}
print x;     # Value of this x is still 1

Likewise function arguments can optionally be typed, with type enforced when the function is called:

func f(map m, int i) {
  ...
}
$a = f({1:2, 3:4}, 5);     # OK
$b = f({1:2, 3:4}, "abc"); # Runtime error
$c = f({1:2, 3:4}, $x);    # Runtime error for records with non-integer field named x
if (NR == 4) {
  var x = 2; # Defines a new inner-scope x with value 2
}
print x;     # Value of this x is still 1

Thirdly, function return values can be type-checked at the point of return using : and a typedecl after the parameter list:

func f(map m, int i): bool {
  ...
  ...
  if (...) {
    return "false"; # Runtime error if this branch is taken
  }
  ...
  ...
  if (...) {
    return retval; # Runtime error if this function doesn't have an in-scope
    # boolean-valued variable named retval
  }
  ...
  ...
  # In Miller if your functions don't explicitly return a value, they return absent-null.
  # So it would also be a runtime error on reaching the end of this function without
  # an explicit return statement.
}

Aggregate variable assignments

There are three remaining kinds of variable assignment using out-of-stream variables, the last two of which use the $* syntax:

  • Recursive copy of out-of-stream variables
  • Out-of-stream variable assigned to full stream record
  • Full stream record assigned to an out-of-stream variable

Example recursive copy of out-of-stream variables:

mlr --opprint --from data/small put -q '
  @v["sum"] += $x;
  @v["count"] += 1;
  end{
    dump;
    @w = @v;
    dump
  }
'
{
  "v": {
    "sum": 2.26476,
    "count": 5
  }
}
{
  "v": {
    "sum": 2.26476,
    "count": 5
  },
  "w": {
    "sum": 2.26476,
    "count": 5
  }
}

Example of out-of-stream variable assigned to full stream record, where the 2nd record is stashed, and the 4th record is overwritten with that:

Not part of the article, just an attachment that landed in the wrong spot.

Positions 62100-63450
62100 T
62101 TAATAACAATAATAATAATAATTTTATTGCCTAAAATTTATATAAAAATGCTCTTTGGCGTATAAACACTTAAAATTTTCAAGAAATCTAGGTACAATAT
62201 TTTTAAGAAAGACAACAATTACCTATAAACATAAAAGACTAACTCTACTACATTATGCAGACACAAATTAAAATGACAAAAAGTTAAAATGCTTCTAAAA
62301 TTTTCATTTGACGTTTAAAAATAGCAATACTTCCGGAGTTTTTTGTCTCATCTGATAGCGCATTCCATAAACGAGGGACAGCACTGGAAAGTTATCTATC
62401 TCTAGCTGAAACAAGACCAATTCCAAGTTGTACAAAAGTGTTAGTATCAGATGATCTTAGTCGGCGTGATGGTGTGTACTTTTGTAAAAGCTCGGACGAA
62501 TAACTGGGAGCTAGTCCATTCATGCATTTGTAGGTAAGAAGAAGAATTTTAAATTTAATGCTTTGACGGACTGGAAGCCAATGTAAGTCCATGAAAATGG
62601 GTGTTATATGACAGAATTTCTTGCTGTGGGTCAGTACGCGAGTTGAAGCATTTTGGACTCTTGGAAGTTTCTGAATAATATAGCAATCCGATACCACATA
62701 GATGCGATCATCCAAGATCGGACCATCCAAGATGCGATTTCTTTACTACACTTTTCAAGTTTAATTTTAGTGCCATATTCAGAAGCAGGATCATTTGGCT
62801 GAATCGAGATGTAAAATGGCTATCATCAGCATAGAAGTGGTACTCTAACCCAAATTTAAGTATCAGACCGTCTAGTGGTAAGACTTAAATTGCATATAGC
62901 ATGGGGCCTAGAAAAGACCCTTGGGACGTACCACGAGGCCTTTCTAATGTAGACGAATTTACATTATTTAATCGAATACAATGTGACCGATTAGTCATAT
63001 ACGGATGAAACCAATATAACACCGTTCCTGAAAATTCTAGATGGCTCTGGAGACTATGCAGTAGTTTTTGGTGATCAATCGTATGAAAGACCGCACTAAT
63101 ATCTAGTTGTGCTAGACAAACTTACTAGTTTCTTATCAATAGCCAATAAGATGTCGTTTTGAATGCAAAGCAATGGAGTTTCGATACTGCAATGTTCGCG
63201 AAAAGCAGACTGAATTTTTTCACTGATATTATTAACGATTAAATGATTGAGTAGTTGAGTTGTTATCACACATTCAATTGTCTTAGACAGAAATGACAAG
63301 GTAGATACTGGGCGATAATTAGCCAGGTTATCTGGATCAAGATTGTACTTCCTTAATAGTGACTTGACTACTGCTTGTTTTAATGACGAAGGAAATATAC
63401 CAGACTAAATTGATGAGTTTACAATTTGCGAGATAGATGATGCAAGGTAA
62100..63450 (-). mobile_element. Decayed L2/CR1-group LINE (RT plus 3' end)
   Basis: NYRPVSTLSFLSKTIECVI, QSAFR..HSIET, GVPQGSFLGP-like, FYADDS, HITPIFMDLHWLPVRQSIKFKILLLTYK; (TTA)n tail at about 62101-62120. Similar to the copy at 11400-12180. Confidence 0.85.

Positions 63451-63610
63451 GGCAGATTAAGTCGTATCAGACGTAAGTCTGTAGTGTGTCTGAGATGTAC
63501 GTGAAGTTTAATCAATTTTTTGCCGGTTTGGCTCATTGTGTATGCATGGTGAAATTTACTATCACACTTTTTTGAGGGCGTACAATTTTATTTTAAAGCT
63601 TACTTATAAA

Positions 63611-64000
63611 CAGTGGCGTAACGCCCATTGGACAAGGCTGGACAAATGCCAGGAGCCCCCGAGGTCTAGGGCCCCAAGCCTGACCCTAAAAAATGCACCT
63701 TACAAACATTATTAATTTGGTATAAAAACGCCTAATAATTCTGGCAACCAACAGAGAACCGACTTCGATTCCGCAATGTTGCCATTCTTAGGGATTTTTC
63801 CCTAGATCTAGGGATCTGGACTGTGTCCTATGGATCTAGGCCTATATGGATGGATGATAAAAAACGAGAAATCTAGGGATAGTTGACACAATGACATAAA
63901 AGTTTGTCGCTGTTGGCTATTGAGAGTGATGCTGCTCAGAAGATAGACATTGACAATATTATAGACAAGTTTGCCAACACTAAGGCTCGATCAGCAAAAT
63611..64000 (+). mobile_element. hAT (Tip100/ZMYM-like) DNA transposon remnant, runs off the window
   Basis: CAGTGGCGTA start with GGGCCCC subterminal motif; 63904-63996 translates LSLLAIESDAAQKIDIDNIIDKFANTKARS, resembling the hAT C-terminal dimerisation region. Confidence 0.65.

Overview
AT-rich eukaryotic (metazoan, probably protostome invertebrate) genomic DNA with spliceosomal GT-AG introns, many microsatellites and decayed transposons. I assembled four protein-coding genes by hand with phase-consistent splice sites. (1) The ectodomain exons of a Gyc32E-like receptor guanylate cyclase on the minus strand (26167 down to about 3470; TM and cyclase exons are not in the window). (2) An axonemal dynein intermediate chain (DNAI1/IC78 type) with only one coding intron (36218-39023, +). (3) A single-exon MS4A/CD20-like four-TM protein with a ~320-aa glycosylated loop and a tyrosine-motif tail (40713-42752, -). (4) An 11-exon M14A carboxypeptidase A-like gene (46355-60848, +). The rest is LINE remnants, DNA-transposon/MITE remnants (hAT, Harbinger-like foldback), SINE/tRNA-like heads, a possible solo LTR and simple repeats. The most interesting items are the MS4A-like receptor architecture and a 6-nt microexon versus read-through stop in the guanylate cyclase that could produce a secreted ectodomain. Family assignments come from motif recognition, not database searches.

mlr put 'NR == 2 {@keep = $*}; NR == 4 {$* = @keep}' data/small
a=pan,b=pan,i=1,x=0.346791,y=0.726802
a=eks,b=pan,i=2,x=0.758679,y=0.522151
a=wye,b=wye,i=3,x=0.204603,y=0.338318
a=eks,b=pan,i=2,x=0.758679,y=0.522151
a=wye,b=pan,i=5,x=0.573288,y=0.863624

Example of full stream record assigned to an out-of-stream variable, finding the record for which the x field has the largest value in the input stream:

cat data/small
a=pan,b=pan,i=1,x=0.346791,y=0.726802
a=eks,b=pan,i=2,x=0.758679,y=0.522151
a=wye,b=wye,i=3,x=0.204603,y=0.338318
a=eks,b=wye,i=4,x=0.381399,y=0.134188
a=wye,b=pan,i=5,x=0.573288,y=0.863624
mlr --opprint put -q '
  is_null(@xmax) || $x > @xmax {@xmax = $x; @recmax = $*};
  end {emit @recmax}
' data/small
a   b   i x        y
eks pan 2 0.758679 0.522151

Keywords for filter and put

mlr help list-keywords # you can also use mlr -k
all
begin
bool
break
call
continue
do
dump
edump
elif
else
emit1
emit
emitf
emitp
end
eprint
eprintn
false
filter
float
for
func
if
in
int
map
num
print
printn
return
stderr
stdout
str
subr
tee
true
unset
var
while
ENV
FILENAME
FILENUM
FNR
IFS
IPS
IRS
M_E
M_PI
NF
NR
OFS
OPS
ORS
mlr help usage-keywords # you can also use mlr -K
all: used in "emit1", "emit", "emitp", and "unset" as a synonym for @*

begin: defines a block of statements to be executed before input records
are ingested. The body statements must be wrapped in curly braces.

  Example: 'begin { @count = 0 }'

bool: declares a boolean local variable in the current curly-braced scope.
Type-checking happens at assignment: 'bool b = 1' is an error.

break: causes execution to continue after the body of the current for/while/do-while loop.

call: used for invoking a user-defined subroutine.